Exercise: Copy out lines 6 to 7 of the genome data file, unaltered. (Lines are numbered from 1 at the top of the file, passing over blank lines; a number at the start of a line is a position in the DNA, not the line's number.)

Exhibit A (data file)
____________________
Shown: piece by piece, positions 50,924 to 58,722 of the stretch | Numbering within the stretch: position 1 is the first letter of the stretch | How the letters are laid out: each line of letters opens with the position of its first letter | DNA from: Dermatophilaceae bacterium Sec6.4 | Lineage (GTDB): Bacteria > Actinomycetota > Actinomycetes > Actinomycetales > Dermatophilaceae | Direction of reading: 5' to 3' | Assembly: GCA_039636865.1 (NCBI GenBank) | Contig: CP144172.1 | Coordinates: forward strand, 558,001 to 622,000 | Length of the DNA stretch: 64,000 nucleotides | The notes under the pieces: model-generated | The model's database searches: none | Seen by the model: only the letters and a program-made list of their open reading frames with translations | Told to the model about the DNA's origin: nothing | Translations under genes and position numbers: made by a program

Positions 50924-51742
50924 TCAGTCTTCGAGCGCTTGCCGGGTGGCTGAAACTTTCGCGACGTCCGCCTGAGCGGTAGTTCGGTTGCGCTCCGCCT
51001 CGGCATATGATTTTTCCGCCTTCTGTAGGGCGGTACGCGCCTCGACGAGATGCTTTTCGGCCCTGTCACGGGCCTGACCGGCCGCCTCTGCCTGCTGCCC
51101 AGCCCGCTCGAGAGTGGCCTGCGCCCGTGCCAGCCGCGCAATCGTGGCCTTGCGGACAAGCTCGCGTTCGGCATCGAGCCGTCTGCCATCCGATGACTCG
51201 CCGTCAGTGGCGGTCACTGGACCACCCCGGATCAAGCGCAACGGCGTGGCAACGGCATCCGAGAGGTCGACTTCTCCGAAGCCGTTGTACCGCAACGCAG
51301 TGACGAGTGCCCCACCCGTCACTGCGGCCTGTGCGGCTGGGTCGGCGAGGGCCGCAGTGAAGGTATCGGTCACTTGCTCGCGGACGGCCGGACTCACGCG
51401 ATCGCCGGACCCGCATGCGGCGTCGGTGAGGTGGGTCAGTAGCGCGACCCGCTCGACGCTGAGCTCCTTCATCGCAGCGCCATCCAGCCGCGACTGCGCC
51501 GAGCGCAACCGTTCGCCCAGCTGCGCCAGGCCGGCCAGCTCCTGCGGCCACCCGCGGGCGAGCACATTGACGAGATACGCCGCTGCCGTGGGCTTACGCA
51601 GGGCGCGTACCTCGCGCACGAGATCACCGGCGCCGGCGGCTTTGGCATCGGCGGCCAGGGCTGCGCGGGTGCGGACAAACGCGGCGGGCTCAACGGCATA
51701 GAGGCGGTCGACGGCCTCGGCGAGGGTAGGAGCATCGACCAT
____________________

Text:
51201 CCGTCAGTGGCGGTCACTGGACCACCCCGGATCAAGCGCAACGGCGTGGCAACGGCATCCGAGAGGTCGACTTCTCCGAAGCCGTTGTACCGCAACGCAG
51301 TGACGAGTGCCCCACCCGTCACTGCGGCCTGTGCGGCTGGGTCGGCGAGGGCCGCAGTGAAGGTATCGGTCACTTGCTCGCGGACGGCCGGACTCACGCG